SEX, OR THE RESTRICTIONS on sex, have been such a domain of women artists in the '90s—think Tracy Emin's list of bed mates—that we sometimes forget that men are also often confused and stifled by the thing between their legs.
Yi-Chul Shin's "Seoul Decadence: Framed Voyeurism" consists of some 40 ceramic pieces, accompanied by several encaustic (wax-covered) paintings. Some of Shin's sculptures look like plants, some like human genitalia, and still others, covered in short black spikes, like medieval weapons. They are all surrounded by press-molded cages, which are ridged and as thick as fingers but leave the enclosed forms in full view. Finished in a light green patina, they are anything but demure: The pieces suggest swollen glandes—open petals, ripe fruit. Untitled #30, for example, shows long, leaflike folds about to part. It's Georgia O'Keeffe in three dimensions.
Seoul Decadence: Framed Voyeurism
Howard House through February 26
Like many ceramic artists, Shin finds himself up against Korea's conservative attitudes toward modern sculpture. "People expect pots and vases when I tell them that I'm a sculptor," Shin said in a recent interview. It's particularly telling that when Shin showed a ceramic installation at Seoul's National Museum of Contemporary Art in 1992, he became the first sculptor ever to exhibit at the prestigious venue.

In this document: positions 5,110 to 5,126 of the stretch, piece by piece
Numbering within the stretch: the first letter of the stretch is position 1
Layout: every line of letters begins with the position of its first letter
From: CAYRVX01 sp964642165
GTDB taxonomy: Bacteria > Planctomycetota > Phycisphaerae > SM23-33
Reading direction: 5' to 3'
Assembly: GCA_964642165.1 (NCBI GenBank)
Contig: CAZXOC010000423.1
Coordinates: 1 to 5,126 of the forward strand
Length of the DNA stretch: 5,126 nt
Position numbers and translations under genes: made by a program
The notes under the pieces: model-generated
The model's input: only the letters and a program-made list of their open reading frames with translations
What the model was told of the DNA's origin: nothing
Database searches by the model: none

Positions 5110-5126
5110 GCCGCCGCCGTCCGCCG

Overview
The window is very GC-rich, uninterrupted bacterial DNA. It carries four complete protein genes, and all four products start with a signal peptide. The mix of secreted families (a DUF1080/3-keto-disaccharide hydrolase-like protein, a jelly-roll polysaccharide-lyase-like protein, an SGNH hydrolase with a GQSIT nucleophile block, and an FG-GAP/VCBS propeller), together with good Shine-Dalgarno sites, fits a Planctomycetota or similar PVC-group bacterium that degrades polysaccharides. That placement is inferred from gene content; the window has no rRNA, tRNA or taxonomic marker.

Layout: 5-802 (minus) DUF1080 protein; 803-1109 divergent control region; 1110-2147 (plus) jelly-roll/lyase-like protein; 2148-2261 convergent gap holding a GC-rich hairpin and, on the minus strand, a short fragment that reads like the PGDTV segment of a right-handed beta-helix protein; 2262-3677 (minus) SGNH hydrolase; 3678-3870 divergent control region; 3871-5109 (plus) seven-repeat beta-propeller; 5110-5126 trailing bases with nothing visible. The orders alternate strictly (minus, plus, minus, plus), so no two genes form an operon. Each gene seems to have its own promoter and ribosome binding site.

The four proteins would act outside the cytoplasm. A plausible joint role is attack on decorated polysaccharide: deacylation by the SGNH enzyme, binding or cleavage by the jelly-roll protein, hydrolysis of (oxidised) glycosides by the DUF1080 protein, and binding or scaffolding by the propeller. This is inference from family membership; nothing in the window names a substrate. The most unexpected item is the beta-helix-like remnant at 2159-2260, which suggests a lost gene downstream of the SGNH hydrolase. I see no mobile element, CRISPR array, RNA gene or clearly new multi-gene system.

The 35-year-old Shin, who lives in Seoul with his wife and two sons, says that he experienced a culture shock when he first came to America in 1993. Suddenly, he was a foreigner, a "dust mote" in the large metropolis of New York City. He subsequently moved to Seattle to pursue an MFA at the UW. Still, he felt bewildered by the differences between Korean and American culture, and often he felt like an observer, a voyeur, in his new home. Similarly, Shin turns us into observers of his sensual art. The cages let us look, but not touch—and one piece, Untitled #29, an empty, heart-shaped cage, seems to suggest that just looking isn't enough.